47. parietal lobes
    structures at the top and toward the rear of the head that are involved in registering spatial location, attention, and motor control
  48. somatosensory cortex
    a region in the cerebral cortex that processes information about body sensations, located at the fron of the parietal lobes
  49. motor cortex
    a region in the cerebral cortex that processes information about voluntary movement, located just behind the frontal lobes
  50. association cortex
    sometimes called association areas, the region of the cerebral cortex that is the site of the highest intellectual functions, such as thinking and problem solving
  51. corpus callosum
    the large bundle of axons that connects the brain's two hemispheres, responsible for relaying information between the two sides
  52. endocrine system
    the body system consisting of a set of glands that regulate the activities of certain organs by releasing their chemical products into the bloodstream
  53. glands
    organs or tissues in the body that create chemicals that control many of our bodily functions
  54. hormones
    chemical messangers that are produced by the endocrine glands and carried by the bloodstream to all parts of the body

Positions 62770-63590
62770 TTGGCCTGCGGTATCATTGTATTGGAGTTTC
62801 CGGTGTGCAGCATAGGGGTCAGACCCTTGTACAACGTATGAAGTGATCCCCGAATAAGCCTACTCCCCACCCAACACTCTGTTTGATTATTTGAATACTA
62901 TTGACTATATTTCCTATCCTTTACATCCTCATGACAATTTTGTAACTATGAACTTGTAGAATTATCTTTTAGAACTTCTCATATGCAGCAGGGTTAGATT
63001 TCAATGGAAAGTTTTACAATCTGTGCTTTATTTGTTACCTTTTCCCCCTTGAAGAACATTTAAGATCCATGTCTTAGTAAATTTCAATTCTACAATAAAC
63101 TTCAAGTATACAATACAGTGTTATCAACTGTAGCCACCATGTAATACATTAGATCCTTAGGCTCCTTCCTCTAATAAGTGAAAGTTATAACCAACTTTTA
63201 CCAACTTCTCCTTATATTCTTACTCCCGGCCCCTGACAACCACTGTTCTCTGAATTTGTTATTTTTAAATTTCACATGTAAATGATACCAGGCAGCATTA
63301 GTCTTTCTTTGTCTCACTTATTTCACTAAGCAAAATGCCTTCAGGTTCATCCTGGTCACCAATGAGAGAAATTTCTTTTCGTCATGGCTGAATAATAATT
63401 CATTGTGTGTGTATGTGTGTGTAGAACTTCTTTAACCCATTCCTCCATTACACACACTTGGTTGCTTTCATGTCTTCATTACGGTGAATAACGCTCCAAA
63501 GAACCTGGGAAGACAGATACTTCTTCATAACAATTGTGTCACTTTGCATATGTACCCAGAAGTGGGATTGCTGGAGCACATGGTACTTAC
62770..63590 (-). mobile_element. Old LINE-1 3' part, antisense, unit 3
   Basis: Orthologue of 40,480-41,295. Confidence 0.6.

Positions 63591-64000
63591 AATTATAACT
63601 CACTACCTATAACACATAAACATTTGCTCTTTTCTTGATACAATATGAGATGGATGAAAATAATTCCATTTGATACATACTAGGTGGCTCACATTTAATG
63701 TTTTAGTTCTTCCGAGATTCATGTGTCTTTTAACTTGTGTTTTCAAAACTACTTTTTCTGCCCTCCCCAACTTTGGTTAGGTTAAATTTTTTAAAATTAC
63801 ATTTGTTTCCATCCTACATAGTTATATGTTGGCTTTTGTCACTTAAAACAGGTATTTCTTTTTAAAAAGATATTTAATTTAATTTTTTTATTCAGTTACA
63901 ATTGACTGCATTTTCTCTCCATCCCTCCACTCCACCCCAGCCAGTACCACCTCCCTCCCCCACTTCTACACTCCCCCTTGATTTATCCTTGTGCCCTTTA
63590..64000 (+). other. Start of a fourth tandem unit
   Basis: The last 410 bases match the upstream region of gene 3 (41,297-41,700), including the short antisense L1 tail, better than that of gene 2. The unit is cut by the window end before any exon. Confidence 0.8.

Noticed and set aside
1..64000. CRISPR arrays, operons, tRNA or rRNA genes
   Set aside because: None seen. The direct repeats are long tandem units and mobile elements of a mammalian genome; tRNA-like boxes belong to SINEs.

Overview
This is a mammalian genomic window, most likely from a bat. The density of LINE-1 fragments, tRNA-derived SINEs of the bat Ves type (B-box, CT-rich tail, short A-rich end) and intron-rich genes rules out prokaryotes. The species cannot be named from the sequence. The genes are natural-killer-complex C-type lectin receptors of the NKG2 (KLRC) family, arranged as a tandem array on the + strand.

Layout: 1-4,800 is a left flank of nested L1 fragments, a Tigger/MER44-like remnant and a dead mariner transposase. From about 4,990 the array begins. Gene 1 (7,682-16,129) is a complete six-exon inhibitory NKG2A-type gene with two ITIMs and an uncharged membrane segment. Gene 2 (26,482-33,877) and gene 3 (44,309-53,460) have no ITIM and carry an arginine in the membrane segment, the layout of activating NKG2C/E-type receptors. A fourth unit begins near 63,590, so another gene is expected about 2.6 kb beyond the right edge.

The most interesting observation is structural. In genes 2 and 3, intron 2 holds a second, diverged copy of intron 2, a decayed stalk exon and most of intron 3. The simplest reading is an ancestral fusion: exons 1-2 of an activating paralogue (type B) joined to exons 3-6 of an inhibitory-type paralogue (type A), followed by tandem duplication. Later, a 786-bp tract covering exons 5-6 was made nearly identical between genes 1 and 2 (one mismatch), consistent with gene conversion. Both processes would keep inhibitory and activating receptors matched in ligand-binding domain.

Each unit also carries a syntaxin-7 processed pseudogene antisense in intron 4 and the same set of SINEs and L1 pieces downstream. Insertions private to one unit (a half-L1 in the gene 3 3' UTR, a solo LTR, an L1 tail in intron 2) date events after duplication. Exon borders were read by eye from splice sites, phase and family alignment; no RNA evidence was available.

55. pituitary gland
    a pea-sized gland just beneath the hypothalamus that controls growth and regulates other glands
  56. adrenal glands
    glands at the top of each kidney that are responsible for regulating moods, energy level, and the ability to cope with stress
  57. pancreas
    a dual-purpose gland under the stomach that performs both digestive and endocrine funcitons
  58. ovaries
    sex-related endocrine glands in the scrotum that produce hormones related to womens's sexual development and reproduction
  59. testes
    sex-related endocrine glands in the scrotum that produce hormones related to men's sexual development and reproduction
  60. stem cells
    unique primitive cells that have the capacity to develop into most types of human cells
  61. chromosomes
    in the human cell, threadlike structures that come in 23 pairs, one member of each pair originating from each parent, and that contain the remarkable substance DNA
  62. deoxyribonucleic acid
    a complex molecule in the cell's chromosomes that carries genetic information
  63. genes
    the units of hereditary information, consisting of short segments of chromosomes composed of DNA
  64. dominant-recessive genes principle
    the principle that, if one gene of a pair is dominant and one is recessive, the dominant gene overrides the recessive gene. a recessive gene exerts its influence only if both genes of a pari are recessive
  65. genotype
    an individual's genetic heritage; his or her actual genetic material
  66. phenotype
    an individual's observable characteristics
  67. stress
    the responses of individuals to environmental stressors
  68. stressors
    circumstances and events that threaten individuals and tax their coping abilities adn that cause physiological changes to ready the body to handle the assault of stress
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chapter 3 terms